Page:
Academic Study Shows the Importance of Paid Maternity Leave for Mothers, Babies, and the Economy

The Family Medical Leave Act of 1993 provides qualifying parents with 12 weeks of unpaid leave and job protection after the birth or adoption of a child. The law applies only to employers with 50 or more workers and for employees who have worked for the employer for 12 months. As a result, only 59 percent of U.S. workers are eligible for unpaid leave. Only 16 percent of American workers have access to paid leave after the birth or adoption of a child. Many other industrial countries mandate paid leave of at least 12 weeks. Due to the fact the paid maternity leave is available to so few, nearly one in four new mothers who are not eligible for paid leave return to work within 10 days of giving birth.

A new study states that “for decades, national paid maternity leave policies of 12 weeks or more have existed in every industrialized country except the United States. We recommend that the United States develop a national paid policy that would allow all mothers sufficient time to be home with their infants, regardless of their employer or socioeconomic status.” The authors claim that the adoption of such policies would offer “substantial individual and societal benefits, notably labor force attachment, wage stability and decreased use of public assistance.”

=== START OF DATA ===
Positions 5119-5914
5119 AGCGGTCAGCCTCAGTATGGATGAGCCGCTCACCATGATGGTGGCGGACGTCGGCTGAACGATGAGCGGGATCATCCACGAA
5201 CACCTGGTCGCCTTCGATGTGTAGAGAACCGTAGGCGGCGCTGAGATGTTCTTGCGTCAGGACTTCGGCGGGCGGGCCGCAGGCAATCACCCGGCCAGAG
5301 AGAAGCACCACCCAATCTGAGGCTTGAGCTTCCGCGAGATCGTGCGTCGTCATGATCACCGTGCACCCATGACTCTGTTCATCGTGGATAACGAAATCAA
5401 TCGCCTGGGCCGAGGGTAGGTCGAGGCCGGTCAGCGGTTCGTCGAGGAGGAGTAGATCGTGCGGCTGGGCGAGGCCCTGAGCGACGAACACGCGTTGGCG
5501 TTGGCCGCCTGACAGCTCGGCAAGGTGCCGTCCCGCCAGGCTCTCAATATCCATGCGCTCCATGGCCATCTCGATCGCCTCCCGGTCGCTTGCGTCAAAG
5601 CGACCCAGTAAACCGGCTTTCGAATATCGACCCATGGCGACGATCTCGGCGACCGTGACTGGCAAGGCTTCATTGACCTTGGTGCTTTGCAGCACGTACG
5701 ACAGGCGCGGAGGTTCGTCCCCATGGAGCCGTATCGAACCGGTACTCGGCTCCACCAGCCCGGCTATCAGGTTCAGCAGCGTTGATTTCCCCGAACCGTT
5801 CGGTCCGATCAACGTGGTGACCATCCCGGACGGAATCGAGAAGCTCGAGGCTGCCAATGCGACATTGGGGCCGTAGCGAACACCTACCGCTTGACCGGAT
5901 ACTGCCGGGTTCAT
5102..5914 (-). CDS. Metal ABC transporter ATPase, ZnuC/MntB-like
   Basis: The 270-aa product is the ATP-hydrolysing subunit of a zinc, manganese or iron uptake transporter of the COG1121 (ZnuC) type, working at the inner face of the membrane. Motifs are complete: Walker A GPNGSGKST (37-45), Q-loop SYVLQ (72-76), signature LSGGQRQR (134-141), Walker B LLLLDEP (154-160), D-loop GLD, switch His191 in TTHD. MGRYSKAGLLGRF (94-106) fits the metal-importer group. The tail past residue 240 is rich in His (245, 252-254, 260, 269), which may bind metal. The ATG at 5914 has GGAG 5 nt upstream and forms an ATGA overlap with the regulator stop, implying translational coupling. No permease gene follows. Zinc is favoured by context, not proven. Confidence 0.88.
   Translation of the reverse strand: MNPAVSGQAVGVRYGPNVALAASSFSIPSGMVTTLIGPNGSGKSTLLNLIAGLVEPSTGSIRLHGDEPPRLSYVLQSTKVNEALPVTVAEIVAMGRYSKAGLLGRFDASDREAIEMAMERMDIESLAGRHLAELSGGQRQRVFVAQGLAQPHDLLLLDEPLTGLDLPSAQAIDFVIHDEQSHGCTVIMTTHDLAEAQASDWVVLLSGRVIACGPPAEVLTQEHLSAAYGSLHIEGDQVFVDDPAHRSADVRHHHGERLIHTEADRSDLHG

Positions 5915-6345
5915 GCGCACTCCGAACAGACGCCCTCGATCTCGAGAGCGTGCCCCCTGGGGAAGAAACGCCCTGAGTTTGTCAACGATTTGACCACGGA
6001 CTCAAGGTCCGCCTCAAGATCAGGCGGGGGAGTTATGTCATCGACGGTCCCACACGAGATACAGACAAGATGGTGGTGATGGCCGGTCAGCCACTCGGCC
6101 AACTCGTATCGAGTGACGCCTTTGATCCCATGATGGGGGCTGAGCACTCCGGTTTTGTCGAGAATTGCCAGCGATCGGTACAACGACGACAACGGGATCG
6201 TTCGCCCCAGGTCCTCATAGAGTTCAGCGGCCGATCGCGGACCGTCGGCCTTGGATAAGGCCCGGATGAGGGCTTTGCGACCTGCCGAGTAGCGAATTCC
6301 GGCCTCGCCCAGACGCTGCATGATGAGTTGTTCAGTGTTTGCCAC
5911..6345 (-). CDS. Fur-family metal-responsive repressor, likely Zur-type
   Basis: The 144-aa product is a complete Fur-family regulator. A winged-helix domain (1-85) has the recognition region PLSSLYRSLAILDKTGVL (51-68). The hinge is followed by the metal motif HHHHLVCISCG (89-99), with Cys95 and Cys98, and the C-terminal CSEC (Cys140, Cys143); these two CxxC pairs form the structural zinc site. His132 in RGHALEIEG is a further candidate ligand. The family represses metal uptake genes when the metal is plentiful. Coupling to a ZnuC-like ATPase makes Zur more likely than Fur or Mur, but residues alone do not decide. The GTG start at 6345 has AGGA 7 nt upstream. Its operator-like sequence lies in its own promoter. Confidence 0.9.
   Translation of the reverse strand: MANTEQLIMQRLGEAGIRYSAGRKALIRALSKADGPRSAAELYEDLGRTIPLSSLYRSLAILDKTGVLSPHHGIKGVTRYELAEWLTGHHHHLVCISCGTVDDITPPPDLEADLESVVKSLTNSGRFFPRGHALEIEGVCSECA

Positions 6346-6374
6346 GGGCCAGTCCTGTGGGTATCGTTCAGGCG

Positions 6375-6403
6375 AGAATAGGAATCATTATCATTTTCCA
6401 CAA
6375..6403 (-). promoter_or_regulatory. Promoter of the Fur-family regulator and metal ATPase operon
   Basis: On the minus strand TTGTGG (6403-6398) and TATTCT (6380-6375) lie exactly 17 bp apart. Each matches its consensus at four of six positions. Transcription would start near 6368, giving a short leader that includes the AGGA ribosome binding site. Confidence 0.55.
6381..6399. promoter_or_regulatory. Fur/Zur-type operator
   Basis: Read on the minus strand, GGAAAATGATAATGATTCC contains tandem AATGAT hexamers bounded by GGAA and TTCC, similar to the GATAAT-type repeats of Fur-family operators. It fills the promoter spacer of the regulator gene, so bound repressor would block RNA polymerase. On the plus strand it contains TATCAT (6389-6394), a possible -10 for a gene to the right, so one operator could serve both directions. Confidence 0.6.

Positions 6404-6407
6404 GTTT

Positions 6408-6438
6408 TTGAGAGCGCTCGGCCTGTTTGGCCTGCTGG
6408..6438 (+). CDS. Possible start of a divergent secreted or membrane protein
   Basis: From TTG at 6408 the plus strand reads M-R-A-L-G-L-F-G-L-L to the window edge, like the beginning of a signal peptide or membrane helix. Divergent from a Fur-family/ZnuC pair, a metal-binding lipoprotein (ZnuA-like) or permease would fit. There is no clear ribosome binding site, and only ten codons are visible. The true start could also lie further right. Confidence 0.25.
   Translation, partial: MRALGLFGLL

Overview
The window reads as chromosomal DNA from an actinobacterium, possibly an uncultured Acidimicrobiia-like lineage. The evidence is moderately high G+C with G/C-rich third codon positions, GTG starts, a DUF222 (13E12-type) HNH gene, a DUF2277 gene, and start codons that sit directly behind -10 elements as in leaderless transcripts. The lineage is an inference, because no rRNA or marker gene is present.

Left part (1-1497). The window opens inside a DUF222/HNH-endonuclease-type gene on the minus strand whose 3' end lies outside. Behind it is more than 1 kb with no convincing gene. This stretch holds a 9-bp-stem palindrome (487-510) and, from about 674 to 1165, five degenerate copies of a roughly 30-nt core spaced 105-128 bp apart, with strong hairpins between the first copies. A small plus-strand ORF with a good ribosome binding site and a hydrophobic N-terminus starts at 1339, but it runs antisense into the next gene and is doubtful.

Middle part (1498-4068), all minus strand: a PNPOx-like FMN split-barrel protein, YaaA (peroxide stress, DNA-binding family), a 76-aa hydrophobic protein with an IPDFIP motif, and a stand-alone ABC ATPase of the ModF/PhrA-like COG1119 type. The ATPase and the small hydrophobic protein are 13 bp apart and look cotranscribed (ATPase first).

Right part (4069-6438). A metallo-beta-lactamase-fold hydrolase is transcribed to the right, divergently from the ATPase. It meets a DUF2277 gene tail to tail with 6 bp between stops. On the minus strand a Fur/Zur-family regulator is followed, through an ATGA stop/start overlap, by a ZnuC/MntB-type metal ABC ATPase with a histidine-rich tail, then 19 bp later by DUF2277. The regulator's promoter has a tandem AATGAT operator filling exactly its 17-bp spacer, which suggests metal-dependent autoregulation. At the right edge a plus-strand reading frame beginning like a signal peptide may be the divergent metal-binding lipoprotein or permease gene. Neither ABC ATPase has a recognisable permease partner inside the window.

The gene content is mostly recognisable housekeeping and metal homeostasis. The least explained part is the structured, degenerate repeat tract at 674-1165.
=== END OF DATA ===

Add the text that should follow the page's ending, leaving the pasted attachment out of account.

Simha Ravven, an assistant clinical professor of psychiatry at the Yale University School of Medicine and co-author of the study, stated that “for the child, the first three to four months are an important period for regulation of physiology, behavior, and emotional development, as well as intense bonding and attachment between mother and child. In addition, the mother needs that time to recover physically and psychologically, to attend to her own doctor appointments, and to attend the well-baby visits every two weeks.”

Senior author Christina Mangurian, a professor of clinical psychiatry at the University of California, San Francisco also notes that there are substantial inequities on who does and does not receive paid leave. She states that “in the U.S., women in higher-paid households are often able to stay home with their infants for 12 weeks or more because many of them have access to paid maternity leave, or are able to take unpaid leave without significantly impacting their families. On the other hand, lower-income women frequently need to return to work earlier because they can’t afford to take unpaid leave. This is a problem because data suggest that at least 12 weeks of paid maternity leave has a beneficial effect on the mental and physical health of both the mother and baby.”

The full study, “The Impact of Paid Maternity Leave on the Mental and Physical Health of Mothers and Children: A Review of the Literature and Policy Implications,” was published in the Harvard Review of Psychiatry. It may be accessed here.

Filed Under: Research/Study


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